Commonwealth
v.
Adams

SUPERIOR COURT OF PENNSYLVANIADec 27, 2017
2017 Pa. Super. 413 (Pa. Super. Ct. 2017)

J-A12001-17 No. 813 WDA 2016

12-27-2017

COMMONWEALTH OF PENNSYLVANIA v. JORDAN TIMOTHY ADAMS Appellant


Appeal from the Order Dated May 5, 2016
In the Court of Common Pleas of Warren County
Criminal Division at No(s): CP-62-CR-000173-2015 BEFORE: OLSON, J., SOLANO, J., and RANSOM, J. DISSENTING OPINION BY RANSOM, J.:

I respectfully dissent. In my view, the Majority opinion places insufficient weight on the police officer's admitted practice of entering video recordings into evidence only if they include inculpatory statements.

This is an appeal from an order denying Appellant's motion to dismiss all charges on double jeopardy grounds. Appellant's initial prosecution resulted in a mistrial after it was revealed that the Commonwealth had failed to disclose exculpatory videotaped interviews with Appellant's co-conspirator. Although the trial court found three instances of prosecutorial conduct related to the withholding of said tapes, it nevertheless determined that Appellant was not entitled to dismissal of his charges.

With regard to the examination of double jeopardy claims, the Majority recognizes that:

The Double Jeopardy Clauses of the Fifth Amendment to the United States Constitution and Article 1, § 10 of the Pennsylvania Constitution protect a defendant from repeated criminal prosecutions for the same offense. Ordinarily, the law permits retrial when the defendant successfully moves for mistrial. If, however, the prosecution engages in certain forms of intentional misconduct, the Double Jeopardy Clause bars retrial. Article I, § 10, which our Supreme Court has construed more broadly than its federal counterpart, bars retrial not only when prosecutorial misconduct is intended to provoke the defendant into moving for a mistrial, but also when the conduct of the prosecutor is intentionally undertaken to prejudice the defendant to the point of the denial of a fair trial. An error by a prosecutor does not deprive the defendant of a fair trial. However, where the prosecutor's conduct changes from mere error to intentionally subverting the court process, then a fair trial is denied.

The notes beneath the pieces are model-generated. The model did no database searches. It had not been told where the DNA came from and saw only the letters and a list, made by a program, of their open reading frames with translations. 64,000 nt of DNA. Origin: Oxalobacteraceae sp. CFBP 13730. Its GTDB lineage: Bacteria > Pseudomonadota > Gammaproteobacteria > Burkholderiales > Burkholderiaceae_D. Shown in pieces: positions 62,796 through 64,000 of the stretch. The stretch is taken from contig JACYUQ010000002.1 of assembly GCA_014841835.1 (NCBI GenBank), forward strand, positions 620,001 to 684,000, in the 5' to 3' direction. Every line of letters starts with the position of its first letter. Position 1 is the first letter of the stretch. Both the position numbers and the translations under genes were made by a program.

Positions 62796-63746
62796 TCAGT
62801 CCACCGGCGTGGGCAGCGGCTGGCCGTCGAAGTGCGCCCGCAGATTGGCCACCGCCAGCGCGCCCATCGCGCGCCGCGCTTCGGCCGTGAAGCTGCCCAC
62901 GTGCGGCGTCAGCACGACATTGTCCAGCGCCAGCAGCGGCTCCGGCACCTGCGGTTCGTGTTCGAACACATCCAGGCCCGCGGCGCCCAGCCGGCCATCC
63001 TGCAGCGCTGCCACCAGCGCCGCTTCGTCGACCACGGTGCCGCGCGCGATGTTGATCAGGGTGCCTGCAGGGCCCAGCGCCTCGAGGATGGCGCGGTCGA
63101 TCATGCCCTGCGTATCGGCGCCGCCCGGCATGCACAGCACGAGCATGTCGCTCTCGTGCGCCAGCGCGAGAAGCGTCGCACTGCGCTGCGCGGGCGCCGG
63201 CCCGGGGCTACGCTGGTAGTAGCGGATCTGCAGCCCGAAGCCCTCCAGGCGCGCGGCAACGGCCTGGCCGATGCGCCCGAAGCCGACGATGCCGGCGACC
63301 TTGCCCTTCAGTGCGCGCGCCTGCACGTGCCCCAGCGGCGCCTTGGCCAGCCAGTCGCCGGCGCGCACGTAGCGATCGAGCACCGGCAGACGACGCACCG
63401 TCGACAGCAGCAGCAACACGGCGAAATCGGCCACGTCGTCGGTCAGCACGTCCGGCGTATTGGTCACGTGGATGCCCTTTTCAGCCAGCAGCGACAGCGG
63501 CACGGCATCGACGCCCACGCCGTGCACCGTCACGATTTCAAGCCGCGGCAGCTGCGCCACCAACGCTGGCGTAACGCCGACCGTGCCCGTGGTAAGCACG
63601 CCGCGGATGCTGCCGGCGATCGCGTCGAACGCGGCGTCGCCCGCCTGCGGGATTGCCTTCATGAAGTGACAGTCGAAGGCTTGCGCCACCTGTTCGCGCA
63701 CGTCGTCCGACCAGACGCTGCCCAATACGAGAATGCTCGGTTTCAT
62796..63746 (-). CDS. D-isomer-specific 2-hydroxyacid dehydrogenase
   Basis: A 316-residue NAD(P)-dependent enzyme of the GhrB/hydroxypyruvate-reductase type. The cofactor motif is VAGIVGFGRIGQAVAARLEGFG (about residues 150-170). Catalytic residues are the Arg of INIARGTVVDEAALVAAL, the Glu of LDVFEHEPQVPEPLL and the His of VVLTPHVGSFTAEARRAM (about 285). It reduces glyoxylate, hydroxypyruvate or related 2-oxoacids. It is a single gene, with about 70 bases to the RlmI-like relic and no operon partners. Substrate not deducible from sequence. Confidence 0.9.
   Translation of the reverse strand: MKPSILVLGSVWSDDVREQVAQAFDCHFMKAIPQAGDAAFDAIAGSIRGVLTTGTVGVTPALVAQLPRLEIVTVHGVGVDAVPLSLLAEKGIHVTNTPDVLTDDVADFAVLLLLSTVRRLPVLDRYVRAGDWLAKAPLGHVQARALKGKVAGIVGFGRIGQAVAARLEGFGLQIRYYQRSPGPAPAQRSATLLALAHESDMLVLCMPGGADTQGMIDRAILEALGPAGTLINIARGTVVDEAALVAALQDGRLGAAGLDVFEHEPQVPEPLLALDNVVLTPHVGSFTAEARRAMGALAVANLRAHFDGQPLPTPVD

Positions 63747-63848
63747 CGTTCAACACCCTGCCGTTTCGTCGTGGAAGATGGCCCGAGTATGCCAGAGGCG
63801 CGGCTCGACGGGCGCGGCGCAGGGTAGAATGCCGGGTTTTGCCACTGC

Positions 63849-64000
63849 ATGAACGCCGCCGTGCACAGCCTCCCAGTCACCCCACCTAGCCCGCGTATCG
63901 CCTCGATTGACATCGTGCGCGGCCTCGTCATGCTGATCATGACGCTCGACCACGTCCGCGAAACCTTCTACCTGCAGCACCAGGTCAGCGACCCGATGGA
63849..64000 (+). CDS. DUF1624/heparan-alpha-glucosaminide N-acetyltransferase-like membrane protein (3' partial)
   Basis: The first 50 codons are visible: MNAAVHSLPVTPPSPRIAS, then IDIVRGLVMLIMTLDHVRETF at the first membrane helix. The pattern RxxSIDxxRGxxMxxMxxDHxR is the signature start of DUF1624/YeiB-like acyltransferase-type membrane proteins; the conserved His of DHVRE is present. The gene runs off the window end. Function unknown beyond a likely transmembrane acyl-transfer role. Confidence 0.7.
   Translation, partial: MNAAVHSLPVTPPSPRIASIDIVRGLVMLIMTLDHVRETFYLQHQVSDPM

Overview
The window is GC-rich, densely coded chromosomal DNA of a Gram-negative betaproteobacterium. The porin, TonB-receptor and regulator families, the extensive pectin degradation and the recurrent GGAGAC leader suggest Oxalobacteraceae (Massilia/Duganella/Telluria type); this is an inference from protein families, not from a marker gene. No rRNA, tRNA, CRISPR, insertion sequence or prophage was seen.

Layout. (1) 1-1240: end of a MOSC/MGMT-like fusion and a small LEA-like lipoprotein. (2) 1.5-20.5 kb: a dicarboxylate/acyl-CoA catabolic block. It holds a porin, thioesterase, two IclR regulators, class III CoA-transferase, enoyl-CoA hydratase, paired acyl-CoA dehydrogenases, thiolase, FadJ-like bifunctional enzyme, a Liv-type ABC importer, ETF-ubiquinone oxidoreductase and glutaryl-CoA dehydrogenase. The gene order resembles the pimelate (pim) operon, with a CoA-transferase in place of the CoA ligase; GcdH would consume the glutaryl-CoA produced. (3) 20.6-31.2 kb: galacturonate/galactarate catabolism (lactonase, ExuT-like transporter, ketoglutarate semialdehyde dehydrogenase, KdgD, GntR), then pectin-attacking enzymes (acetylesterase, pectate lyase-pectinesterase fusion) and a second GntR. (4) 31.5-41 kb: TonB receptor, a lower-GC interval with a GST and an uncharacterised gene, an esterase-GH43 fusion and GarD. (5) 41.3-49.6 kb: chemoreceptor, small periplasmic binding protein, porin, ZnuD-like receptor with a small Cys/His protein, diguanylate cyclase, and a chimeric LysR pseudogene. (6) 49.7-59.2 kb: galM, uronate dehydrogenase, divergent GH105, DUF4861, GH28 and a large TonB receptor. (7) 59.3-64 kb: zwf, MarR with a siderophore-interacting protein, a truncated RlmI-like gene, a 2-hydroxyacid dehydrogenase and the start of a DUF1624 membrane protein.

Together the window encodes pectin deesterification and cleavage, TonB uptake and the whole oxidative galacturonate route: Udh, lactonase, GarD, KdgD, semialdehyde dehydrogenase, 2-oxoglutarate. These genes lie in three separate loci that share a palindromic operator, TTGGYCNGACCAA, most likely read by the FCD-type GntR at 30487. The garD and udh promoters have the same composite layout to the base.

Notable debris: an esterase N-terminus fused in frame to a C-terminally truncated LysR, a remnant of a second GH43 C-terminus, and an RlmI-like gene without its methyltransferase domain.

Graham
, 109 A.3d at 736 (internal citations and quotations omitted). Thus, the operative determination is whether the Commonwealth intended to deprive the defendant of a fair trial.

Here, the trial court found three instances of prosecutorial misconduct in the form of Brady violations but determined that the prosecutor had not intentionally committed misconduct. Rather, the court found the prosecutor grossly negligent in his assumptions and unwilling to accept responsibility for his mistakes. See Trial Court Opinion (TCO), 7/5/16, at 4-9. The trial court also examined the conduct of the police. In so doing, the trial court found:

This practice of putting a DVD into the file only when there is inculpatory evidence is concerning. The [Pennsylvania State Police] regulations require that the original of all recorded polygraph interviews by placed in the investigating officer's case file. Zeybel's contrary practice functionally placed an extra hurdle to the disclosure of exculpatory interviews through discovery.

TCO at 7.

Pennsylvania courts have previously held that the Commonwealth's Brady obligation extends to exculpatory evidence in the files of police agencies of the same government bringing the prosecution. See Commonwealth v. Burke , 781 A.2d 1136, 1142 (Pa. 2001); see also Commonwealth v. Sullivan , 820 A.2d 795, 802 (Pa. Super. 2003) (noting that the prosecution's duty to disclose favorable evidence extends to others acting on the government's behalf, including the police).